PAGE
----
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Data for 600,000 Time Warner employees MIA

Company says tapes containing past and current employees' personal information got lost while in transit.

Dawn Kawamoto Former Staff writer, CNET News
Dawn Kawamoto covered enterprise security and financial news relating to technology for CNET News.
Dawn Kawamoto
Personal information for 600,000 current and former Time Warner employees has been lost, the company announced on Monday, potentially setting the stage for one of the largest cases yet of identity theft.

Time Warner said the mishap occurred on March 22, when data storage company Iron Mountain was transporting its backup tapes to a storage facility away from its offices. The company lost the tapes while in transit, said Kathy McKiernan, a Time Warner spokeswoman.

"The tapes were discovered missing on the same day they were picked up," McKiernan said. "We launched an investigation, and when we could not rule out foul play, we contacted the (U.S.) Secret Service to investigate."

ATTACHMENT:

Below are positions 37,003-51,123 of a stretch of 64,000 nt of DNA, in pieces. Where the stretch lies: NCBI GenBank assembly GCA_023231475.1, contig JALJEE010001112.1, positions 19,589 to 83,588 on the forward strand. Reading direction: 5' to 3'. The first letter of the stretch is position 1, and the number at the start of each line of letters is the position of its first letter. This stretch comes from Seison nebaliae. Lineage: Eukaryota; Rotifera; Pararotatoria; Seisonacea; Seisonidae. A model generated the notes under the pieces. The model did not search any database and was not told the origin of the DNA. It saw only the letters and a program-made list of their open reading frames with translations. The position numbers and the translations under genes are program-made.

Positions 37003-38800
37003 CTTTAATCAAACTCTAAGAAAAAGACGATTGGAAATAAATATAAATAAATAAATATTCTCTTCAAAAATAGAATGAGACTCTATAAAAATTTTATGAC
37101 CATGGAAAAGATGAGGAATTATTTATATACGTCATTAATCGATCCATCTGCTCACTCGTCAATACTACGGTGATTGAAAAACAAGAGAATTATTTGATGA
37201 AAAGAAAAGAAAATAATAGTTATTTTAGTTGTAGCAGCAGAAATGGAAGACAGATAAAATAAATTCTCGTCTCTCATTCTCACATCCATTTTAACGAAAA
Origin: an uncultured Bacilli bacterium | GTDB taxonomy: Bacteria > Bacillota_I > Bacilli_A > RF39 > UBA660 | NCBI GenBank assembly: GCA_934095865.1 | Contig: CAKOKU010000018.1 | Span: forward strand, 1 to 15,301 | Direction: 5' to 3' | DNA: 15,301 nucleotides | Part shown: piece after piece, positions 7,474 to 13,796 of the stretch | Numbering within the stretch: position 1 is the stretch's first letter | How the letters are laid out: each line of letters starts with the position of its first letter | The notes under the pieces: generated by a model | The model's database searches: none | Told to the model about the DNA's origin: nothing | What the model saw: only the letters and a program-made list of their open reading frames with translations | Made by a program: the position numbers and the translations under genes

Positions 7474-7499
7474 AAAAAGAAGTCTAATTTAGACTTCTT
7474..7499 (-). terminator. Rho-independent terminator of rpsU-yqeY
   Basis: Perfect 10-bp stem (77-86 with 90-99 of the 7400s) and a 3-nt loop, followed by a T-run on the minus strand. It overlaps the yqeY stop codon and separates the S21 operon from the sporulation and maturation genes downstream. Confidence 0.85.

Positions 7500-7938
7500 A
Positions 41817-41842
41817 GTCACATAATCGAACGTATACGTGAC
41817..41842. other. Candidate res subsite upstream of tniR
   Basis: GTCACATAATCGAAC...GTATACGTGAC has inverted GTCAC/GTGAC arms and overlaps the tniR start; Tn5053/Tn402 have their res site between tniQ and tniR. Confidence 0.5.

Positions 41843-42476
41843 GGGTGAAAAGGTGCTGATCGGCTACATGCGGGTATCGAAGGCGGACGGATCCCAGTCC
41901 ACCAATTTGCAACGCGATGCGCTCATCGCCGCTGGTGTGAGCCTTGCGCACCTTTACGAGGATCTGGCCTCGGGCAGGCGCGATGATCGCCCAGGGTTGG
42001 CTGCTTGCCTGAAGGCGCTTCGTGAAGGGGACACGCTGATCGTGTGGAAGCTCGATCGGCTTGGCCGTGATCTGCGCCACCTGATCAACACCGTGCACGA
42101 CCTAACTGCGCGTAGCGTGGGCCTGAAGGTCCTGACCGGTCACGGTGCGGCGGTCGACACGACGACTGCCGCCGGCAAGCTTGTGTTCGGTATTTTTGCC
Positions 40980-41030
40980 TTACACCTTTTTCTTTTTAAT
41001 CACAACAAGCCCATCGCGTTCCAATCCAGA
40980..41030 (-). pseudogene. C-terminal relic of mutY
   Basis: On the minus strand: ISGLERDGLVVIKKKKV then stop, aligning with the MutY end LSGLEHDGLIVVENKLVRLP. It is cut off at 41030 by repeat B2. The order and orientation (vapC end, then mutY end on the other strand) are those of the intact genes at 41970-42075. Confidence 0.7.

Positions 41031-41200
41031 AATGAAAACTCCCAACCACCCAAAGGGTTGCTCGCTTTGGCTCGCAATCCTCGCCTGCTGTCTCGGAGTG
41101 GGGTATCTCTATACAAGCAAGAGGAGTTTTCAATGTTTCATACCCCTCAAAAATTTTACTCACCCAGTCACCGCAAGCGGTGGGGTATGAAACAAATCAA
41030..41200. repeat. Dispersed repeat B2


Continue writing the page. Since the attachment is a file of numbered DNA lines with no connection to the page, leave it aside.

The Time Warner case is just the latest in a string of data theft cases to rock corporate America, from Bank of America to educational institutions such as the University of California at Berkeley.

Time Warner waited for more than a month before notifying current and past employees that their personal information may have been compromised.

"We didn't want to compromise the investigation," McKiernan said. "We determined we could notify people now without it impeding the investigation."

The media giant has set up an 800 number to answer past and current employees' questions and provide free credit monitoring for a year. A few days ago, the company began the process of encrypting its data.

To date, Time Warner says it has not received any notices of compromised personal information from current and former employees.